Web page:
Tyler Merrill, vice president of acquisitions & development at Ambulatory Surgical Centers of America in Hanover, Mass., makes seven points about developing surgery centers in highly regulated states with strict CON laws.
1. CON states still have room for ASCs. The ASC market hasn't become oversaturated in states with strict CON laws such as New York, Virginia, North Carolina, Georgia and Connecticut. This means new ventures are more likely to attract efficient surgeons not yet aligned with an ASC and achieve high volumes. Even in less populous areas of these states, Mr. Merrill figures a community of 60,000 people could support an ASC.
2. ASCs without a hospital face high barriers. Physicians who do not partner with a hospital on an ASC face very steep challenges in CON states, Mr. Merrill says. For example, ASCOA and partnering physicians just opened an ASC in New York that took five years develop because of the stringent and litigious nature of the CON process.
3. Hospital is a key partner in CON states. Because of the challenges of the New York project, ASCOA has no plans to join another de novo project in the state without a hospital partner. But the company is involved in several physician-hospital joint ventures in the state because it is "the most expeditious way to get through the approval process," Mr. Merrill says.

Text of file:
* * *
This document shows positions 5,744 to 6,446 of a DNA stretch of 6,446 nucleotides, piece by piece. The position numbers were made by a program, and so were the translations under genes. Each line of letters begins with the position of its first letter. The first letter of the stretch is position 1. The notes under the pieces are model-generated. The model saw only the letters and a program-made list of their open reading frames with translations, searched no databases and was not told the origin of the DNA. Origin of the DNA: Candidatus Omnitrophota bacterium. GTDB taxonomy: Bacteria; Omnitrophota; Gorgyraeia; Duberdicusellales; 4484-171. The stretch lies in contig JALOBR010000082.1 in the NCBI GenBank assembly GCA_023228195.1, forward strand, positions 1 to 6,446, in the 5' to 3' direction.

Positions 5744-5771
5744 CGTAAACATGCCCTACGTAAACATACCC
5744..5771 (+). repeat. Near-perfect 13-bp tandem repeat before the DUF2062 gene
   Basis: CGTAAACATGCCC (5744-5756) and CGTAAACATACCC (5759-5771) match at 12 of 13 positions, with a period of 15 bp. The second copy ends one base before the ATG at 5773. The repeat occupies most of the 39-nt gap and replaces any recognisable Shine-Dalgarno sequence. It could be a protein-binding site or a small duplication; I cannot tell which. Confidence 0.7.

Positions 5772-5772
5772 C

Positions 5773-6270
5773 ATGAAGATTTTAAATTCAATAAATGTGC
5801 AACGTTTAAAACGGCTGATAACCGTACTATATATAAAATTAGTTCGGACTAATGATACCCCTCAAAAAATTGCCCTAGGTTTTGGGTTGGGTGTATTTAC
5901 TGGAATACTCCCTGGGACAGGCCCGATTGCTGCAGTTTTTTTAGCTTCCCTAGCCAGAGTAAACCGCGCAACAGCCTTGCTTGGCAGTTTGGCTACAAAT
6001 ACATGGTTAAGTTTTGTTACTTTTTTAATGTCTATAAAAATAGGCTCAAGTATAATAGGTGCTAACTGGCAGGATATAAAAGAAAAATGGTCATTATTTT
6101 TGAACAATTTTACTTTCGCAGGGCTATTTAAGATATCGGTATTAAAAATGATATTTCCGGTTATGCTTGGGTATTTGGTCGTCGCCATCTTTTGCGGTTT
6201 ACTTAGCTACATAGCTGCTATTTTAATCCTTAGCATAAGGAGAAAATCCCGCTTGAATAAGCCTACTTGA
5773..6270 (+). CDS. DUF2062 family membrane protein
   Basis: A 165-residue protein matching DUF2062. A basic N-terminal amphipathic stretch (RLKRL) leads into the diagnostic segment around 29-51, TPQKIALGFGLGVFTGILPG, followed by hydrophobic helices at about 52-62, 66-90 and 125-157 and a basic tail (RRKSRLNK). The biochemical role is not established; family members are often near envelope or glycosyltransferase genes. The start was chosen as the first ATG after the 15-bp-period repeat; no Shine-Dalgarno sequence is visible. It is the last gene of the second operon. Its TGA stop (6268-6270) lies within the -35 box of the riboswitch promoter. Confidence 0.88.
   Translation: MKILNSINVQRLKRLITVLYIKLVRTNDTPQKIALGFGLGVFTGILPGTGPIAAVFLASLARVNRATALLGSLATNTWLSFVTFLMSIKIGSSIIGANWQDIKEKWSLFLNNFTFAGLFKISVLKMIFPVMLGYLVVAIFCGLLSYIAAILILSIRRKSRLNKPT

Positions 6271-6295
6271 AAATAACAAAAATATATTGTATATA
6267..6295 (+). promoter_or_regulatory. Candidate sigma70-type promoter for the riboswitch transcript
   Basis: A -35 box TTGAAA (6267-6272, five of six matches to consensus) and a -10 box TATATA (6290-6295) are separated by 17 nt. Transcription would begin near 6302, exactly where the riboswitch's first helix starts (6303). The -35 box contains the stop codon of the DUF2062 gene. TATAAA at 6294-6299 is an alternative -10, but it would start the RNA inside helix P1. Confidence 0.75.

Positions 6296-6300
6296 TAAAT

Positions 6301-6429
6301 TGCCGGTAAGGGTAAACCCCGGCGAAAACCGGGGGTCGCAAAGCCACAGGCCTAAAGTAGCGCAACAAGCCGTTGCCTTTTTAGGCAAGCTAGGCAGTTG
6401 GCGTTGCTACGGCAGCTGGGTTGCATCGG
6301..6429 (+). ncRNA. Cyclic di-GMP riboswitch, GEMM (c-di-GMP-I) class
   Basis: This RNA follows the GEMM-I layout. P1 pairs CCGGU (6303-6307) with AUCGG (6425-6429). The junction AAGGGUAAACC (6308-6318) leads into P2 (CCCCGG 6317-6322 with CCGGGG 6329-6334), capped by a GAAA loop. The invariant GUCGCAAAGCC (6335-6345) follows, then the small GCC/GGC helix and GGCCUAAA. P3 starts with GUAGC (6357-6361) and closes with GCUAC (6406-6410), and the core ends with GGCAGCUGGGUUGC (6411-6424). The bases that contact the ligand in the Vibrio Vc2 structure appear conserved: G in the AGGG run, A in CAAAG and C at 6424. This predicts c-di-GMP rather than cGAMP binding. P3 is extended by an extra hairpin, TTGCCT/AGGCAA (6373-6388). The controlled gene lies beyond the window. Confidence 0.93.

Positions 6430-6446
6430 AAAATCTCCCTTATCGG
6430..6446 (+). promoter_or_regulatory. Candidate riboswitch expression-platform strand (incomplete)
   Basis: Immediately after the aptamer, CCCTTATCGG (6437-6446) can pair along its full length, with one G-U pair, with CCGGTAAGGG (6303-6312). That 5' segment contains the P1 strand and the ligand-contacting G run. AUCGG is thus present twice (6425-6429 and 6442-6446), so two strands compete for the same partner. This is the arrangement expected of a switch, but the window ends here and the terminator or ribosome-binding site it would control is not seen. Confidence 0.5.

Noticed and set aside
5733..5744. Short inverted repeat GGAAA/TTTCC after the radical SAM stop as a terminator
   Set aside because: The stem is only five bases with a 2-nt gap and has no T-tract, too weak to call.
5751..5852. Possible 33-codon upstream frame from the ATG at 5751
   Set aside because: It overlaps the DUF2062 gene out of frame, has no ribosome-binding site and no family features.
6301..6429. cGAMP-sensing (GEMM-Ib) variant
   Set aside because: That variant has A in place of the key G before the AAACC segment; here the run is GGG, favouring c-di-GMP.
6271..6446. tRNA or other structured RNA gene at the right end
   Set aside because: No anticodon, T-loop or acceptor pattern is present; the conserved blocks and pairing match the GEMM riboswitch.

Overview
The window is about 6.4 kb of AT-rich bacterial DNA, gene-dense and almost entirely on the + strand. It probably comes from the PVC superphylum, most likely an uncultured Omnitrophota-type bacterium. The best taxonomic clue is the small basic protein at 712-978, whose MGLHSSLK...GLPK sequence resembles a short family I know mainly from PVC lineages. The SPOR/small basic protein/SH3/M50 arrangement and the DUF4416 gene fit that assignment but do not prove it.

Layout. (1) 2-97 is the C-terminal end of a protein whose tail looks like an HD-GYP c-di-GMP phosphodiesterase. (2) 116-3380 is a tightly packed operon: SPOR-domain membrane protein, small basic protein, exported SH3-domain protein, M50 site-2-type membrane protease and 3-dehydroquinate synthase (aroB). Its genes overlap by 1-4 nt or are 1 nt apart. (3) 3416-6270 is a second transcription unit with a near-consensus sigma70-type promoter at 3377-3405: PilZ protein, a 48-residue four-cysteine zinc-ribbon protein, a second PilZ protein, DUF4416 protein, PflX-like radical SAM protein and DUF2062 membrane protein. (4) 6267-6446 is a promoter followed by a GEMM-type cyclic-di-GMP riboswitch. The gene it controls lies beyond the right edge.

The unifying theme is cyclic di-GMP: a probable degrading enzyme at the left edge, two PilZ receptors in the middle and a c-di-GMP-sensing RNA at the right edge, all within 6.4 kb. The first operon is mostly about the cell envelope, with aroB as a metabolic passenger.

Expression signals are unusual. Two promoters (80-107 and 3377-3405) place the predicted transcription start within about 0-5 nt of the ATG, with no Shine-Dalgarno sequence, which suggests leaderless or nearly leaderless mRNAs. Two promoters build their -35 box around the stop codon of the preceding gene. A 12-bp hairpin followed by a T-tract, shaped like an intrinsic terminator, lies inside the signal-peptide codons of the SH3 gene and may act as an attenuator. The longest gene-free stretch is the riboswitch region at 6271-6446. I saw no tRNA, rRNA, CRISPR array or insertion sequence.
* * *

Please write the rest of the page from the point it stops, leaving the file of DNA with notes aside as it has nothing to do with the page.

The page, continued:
4. Hospitals more open to partnerships. As in the rest of the country, hospitals in strict CON states often see ASCs as a way to prosper under upcoming payment models, such as accountable care organizations, that emphasize savings. "Having a low-cost, high-quality surgical alternative that focuses on efficiency will be an important tool to help hospitals succeed," Mr. Merrill says. While a hospital might earn a 6 percent profit from its ORs, an ASCOA-managed ASC makes a 40 percent profit. "Even with reduced outpatient reimbursements, the advantage of an ASC with a proven partner is clear," he says.
5. A hospital partnership benefits from a third party. While there are many reasons for hospitals and surgeons to partner in strict CON states, surgeons would probably be rebuffed if they approached a hospital with a partnership plan on their own. "The hospital would most likely try to block the project," Mr. Merrill says. "Hospital representatives are not interested in creating competition. They would say, 'come and use our ORs.' " He says surgeons would have more success putting together a plan with a reputable third-party company and presenting it to the hospital as a win-win situation.
6. Physicians should own biggest share. Inside or outside strict CON states, physicians who partner with a hospital need to have the largest share in the ASC so they cannot be dictated to. "It gives them autonomy so that they can make decisions," Mr. Merrill says. ASCOA's hospital-physician partnerships are typically owned 50 percent by physicians, 25 percent ASCOA and 25 percent by the hospital.
7. OON fading in states like New York. While highly regulated states can yield high volume, states like New York provide relatively low per-case payments because the out-of-network option is fading. When United Healthcare sued OON centers in New York for waiving the patient's copay and deductible, many ASCs in the state signed contracts with payors and went in-network. Since in-network rates are lower, New York centers need to achieve higher volumes to maintain profitability.
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